After 6 years studying medicine and campaigning for health justice, I’ve concluded that I know virtually nothing about the real drivers and movements that significantly improve people’s health. Nothing. Sweet FA.
Ok, maybe a little bit, but still; there is a long shadow of ignorance behind me – a giant pyramid of everyday heroes (past and present) holding us up. People who I know nothing about, who are excluded from the history of health passed on by our elders and teachers. Movements outside the comfortable bubble of technological progress and established professionals.
So here’s what I’m going to do: I’ve drafted the questions below, which I’m going to try to answer over the next few years. At this point I could just head off into the distance like some kind of smartphone-spinning academic lone ranger, but a wise man once told me to “think in public”, which has proven to be excellent advice.
So I’m appealing to you for any pointers, perspectives, histories, evidence, case studies, articles, books, podcasts or contacts that you can throw at me, to make this journey more exciting and enlightening. If you think I’m asking stupid questions, then tell me. If you think I’ve missed something big, then let me know. If you think it’s hilarious that someone can spend 6 years learning about health and accrue an infantile knowledge on these topics – please keep laughing. It’s comically tragic that society has forgotten the people who have served it best. Obviously I do have some knowledge – but only enough to see that I’ve poked my head into a giant bat-cave-of-wonder, without a torch, map or even (shock horror) a lunch box.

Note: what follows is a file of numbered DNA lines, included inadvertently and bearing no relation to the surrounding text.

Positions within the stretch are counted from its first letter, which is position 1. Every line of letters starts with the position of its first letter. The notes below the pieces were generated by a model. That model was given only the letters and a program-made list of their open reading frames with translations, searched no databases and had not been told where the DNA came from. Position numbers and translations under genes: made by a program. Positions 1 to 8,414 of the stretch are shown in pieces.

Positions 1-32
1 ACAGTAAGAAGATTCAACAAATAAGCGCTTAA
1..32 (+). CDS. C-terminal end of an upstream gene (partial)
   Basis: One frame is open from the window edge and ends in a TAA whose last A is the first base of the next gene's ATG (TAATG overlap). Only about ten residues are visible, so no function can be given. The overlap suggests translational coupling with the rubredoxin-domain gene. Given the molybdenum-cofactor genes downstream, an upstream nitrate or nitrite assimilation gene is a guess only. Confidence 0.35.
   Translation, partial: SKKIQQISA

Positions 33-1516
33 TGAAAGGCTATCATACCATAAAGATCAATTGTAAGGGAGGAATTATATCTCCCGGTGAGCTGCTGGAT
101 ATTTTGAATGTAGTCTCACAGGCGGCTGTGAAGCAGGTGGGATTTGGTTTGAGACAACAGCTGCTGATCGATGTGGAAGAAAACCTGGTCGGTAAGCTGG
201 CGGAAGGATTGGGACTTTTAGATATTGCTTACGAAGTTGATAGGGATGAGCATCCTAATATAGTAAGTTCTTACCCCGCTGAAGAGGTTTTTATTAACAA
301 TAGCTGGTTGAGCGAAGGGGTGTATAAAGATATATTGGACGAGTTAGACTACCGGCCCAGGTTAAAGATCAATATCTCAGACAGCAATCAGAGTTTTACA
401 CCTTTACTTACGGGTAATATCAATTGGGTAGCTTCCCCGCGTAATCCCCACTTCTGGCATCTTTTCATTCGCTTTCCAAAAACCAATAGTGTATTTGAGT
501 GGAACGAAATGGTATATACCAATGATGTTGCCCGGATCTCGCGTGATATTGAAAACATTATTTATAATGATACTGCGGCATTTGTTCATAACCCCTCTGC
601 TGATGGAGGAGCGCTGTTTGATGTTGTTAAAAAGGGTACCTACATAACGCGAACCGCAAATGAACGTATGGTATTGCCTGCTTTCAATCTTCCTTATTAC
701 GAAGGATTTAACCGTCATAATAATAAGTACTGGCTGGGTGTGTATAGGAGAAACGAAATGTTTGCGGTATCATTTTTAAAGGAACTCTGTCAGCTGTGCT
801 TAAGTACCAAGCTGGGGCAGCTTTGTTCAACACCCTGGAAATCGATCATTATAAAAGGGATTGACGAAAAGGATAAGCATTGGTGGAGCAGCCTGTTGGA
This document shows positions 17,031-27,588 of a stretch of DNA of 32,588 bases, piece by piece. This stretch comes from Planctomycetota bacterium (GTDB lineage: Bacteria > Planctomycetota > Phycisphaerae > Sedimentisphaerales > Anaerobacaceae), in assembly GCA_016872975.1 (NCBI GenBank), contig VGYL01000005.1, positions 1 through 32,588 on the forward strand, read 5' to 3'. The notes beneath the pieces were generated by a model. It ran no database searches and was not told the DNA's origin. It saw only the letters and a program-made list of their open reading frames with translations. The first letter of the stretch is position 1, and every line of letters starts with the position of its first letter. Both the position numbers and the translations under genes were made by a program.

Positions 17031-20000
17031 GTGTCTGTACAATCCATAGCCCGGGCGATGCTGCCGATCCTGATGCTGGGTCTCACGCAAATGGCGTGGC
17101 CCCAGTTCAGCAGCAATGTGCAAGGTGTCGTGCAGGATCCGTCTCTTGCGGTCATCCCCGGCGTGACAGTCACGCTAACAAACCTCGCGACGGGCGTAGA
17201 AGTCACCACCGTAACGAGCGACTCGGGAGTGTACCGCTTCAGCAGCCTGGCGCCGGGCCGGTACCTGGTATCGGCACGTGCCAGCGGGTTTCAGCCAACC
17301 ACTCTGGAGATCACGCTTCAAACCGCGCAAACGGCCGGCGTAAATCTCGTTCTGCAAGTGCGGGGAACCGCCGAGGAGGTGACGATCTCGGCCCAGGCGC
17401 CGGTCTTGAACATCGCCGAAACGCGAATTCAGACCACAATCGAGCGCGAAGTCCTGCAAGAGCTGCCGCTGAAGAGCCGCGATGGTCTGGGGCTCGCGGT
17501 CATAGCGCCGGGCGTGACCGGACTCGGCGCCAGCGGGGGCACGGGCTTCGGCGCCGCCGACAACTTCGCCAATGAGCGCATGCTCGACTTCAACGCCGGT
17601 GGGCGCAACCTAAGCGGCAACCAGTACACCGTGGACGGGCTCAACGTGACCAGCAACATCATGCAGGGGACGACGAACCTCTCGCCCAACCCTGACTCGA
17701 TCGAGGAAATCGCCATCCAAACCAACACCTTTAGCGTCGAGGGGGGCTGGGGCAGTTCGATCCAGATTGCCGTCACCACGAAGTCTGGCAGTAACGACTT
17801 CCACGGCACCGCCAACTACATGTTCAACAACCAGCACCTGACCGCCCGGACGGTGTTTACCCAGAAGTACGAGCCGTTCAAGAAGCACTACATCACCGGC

So, the overarching question is:
How do health worker unions, patient groups and health-focussed social movements contribute to social change? In the UK, abroad, past and present.
But in particular:
- what have they won/what have they lost – how?
- how have they altered/maintained power relationships?
- what tactics, strategy and actions have they used? To what effect?
- are there particular organisations that redefined our approach to organising/campaigning?
- what approaches have been used to “organise” these communities? (or for these communities to self-organise)
- how have they been structured?
- how does this work across borders?
- how have they interacted with other unions and social movements, and causes that aren’t immediately linked to health?
- what have they campaigned for?
- are there struggles/points of conflict that are common to these groups?
- who (in terms of profession, demographic, key figures) played what roles in these organisations?
- what political ideologies motivated and shaped these groups?
If you have any comments or suggestions, then please write below or get in touch.